The Importance of an Invisible Dog Fence

Keeping your dog confined to your yard can protect it from danger. A fence can keep your dog from being hit by a car, getting into a fight with another animal, or wandering off and causing damage to a neighbor’s property. You have several options when it comes to fencing, but an invisible dog fence offers unique advantages compared to a physical barrier.

How an Invisible Dog Fence Works

A radio frequency is broadcast and travels along a cable that is buried in the yard a few inches underground. The cable creates a clearly defined boundary that limits where your dog can go. A receiver in the dog’s collar detects the radio frequency.

If your dog gets close to the boundary line, it will receive a warning via an audible sound or a vibration. If your dog attempts to cross the boundary, it will receive mild stimulation from the collar. The settings are easy to adjust to suit your pet. Your dog will learn where the boundary is located and will learn to stop before reaching that point.

An Invisible Dog Fence Is Easy to Install and Affordable

Installing a physical fence can be difficult, time-consuming, and expensive, especially if you have a large yard. An invisible dog fence is easier to install, even if it has to cover a large, irregular space or enclose an area with water or woods. It may also cost less than constructing a physical barrier.

An Invisible Dog Fence Won’t Block Your View

If your yard is surrounded by an attractive landscape, you probably don’t like the idea of blocking it with a wood or metal fence. If you decide to install an invisible dog fence, you will still be able to enjoy the view without worrying about your dog escaping and getting into trouble.

An Invisible Dog Fence May Do a Better Job of Keeping Your Dog Confined Than a Physical Fence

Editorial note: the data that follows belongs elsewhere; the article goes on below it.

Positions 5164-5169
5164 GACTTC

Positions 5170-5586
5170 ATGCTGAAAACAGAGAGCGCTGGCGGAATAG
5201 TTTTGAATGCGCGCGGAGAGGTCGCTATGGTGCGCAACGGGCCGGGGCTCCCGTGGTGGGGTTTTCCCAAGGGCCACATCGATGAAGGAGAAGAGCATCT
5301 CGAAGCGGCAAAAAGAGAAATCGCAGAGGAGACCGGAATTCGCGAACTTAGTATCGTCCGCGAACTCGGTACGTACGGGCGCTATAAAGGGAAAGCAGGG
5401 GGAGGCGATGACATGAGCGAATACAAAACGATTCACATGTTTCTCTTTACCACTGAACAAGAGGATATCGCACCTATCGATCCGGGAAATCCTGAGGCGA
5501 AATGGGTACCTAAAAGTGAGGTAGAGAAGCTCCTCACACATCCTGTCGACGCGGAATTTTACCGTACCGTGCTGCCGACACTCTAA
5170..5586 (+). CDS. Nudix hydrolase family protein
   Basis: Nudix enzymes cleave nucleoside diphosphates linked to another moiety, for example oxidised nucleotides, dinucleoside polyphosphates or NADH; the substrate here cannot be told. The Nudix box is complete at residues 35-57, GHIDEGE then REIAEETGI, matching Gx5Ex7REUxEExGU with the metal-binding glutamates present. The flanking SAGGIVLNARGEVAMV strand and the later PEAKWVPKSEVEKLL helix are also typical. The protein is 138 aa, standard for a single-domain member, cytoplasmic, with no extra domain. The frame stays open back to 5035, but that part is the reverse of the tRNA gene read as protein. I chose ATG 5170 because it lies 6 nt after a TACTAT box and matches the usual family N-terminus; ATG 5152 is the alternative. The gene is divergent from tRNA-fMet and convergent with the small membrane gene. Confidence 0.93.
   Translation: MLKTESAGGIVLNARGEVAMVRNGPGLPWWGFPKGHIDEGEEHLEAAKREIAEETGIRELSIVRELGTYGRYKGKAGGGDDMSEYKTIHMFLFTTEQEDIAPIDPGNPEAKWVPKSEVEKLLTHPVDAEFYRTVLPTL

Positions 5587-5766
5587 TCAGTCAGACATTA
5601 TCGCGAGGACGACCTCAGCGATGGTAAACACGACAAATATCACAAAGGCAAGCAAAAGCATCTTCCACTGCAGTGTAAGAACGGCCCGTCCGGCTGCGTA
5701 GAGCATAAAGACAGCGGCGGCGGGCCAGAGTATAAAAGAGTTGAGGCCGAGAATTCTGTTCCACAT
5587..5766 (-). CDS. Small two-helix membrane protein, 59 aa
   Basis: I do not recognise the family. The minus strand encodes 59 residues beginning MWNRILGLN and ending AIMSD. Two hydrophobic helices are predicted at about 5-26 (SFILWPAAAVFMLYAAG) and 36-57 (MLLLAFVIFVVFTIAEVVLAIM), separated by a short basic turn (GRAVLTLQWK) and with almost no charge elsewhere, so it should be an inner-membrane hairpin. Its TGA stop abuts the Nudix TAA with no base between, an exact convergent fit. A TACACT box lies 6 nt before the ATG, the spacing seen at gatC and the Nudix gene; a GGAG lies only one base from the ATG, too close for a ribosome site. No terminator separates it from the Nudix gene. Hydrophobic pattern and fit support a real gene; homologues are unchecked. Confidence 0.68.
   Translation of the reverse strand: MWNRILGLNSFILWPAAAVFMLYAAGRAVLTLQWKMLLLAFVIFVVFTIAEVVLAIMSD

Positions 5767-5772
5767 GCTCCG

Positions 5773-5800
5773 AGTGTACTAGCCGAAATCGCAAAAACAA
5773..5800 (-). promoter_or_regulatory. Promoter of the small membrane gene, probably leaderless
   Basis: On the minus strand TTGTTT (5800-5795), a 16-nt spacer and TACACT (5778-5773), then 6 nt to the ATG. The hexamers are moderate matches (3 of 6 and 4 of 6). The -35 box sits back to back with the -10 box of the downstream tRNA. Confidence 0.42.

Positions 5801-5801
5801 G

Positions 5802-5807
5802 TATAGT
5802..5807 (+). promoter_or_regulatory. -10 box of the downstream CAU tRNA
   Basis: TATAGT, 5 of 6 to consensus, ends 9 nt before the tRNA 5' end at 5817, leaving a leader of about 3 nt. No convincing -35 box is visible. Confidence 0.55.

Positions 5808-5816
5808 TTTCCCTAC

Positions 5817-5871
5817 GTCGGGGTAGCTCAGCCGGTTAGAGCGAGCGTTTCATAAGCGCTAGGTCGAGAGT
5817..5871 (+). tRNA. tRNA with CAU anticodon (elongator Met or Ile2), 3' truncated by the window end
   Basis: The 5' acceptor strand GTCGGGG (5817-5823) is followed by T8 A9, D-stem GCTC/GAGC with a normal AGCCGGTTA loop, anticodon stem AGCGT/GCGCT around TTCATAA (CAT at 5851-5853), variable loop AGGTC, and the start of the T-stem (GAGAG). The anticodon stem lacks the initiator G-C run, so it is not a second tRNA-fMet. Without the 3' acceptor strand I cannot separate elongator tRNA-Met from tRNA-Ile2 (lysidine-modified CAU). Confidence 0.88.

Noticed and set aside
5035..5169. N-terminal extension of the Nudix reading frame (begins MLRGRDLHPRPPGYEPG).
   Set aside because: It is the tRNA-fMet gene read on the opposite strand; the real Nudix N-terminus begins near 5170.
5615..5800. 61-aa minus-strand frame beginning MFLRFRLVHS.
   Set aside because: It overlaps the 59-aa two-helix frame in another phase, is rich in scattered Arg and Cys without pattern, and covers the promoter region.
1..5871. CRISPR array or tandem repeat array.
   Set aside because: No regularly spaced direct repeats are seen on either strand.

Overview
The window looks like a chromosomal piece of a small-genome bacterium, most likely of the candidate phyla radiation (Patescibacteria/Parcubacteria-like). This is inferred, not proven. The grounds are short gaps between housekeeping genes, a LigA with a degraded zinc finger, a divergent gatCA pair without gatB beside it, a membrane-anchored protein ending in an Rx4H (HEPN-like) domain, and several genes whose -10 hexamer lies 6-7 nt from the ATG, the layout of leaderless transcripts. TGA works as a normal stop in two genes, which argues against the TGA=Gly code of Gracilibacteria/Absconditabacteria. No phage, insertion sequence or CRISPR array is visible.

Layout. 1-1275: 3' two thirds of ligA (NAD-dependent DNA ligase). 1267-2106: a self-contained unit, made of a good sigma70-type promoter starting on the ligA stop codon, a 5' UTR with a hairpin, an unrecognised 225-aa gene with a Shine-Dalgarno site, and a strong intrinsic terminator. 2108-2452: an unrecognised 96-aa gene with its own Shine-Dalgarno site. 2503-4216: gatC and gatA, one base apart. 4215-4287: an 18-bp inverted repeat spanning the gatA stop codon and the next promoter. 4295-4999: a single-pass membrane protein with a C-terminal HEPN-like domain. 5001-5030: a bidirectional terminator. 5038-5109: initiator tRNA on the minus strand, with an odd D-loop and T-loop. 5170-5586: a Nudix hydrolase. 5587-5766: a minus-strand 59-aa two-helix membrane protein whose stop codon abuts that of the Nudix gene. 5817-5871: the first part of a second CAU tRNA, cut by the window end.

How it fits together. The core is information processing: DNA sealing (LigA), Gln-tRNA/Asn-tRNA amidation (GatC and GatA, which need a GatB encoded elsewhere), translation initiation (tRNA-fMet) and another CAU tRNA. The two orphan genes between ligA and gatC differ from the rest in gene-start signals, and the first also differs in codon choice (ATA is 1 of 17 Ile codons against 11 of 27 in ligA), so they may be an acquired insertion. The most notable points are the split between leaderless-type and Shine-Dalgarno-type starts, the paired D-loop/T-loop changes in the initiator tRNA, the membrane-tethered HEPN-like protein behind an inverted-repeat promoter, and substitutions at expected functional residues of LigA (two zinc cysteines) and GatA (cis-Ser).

Countless homeowners have installed a physical barrier to keep their dog in the yard, then found that their pet simply dug under it to get out. Some dogs may chew a hole in a fence so they can squeeze through, and some may even jump or climb over a fence. With an invisible dog fence, those methods of escape won’t work.

A physical fence can’t keep your dog in the yard if you forget to shut the gate or don’t check to make sure that it latched securely. If you install an invisible dog fence, you won’t have to be concerned about slipping up and having your dog run loose through the neighborhood.

Learn More about Invisible Dog Fence Options

If you have been struggling to figure out how to keep your dog in your yard without blocking the view of the surrounding area, an invisible dog fence is a solution. DogWatch of Western Massachusetts offers several models with a variety of helpful features. Contact us today to learn more.

Can Booties Help Protect my Dog’s Feet?

The winter season has been extreme across most of the U.S. this year. Here in New England, we’ve seen our share of snow accumulation and bitter cold temps. These weather events have created a challenge for travel, keeping our homes warm and especially for many dogs and their parents. Long exposure to cold snow can harm your pet in many ways but when they must go outside for bathroom breaks it’s hard to avoid having them walk through frozen, cold snow. Over time this can dry the skin out and cause painful cracking and bleeding.

One option for protecting their paws is to have your dog wear dog booties or dog shoes. If you’ve ever tried getting your dog to use this, perhaps you have seen how funny they walk or unsure they are about taking steps while using them.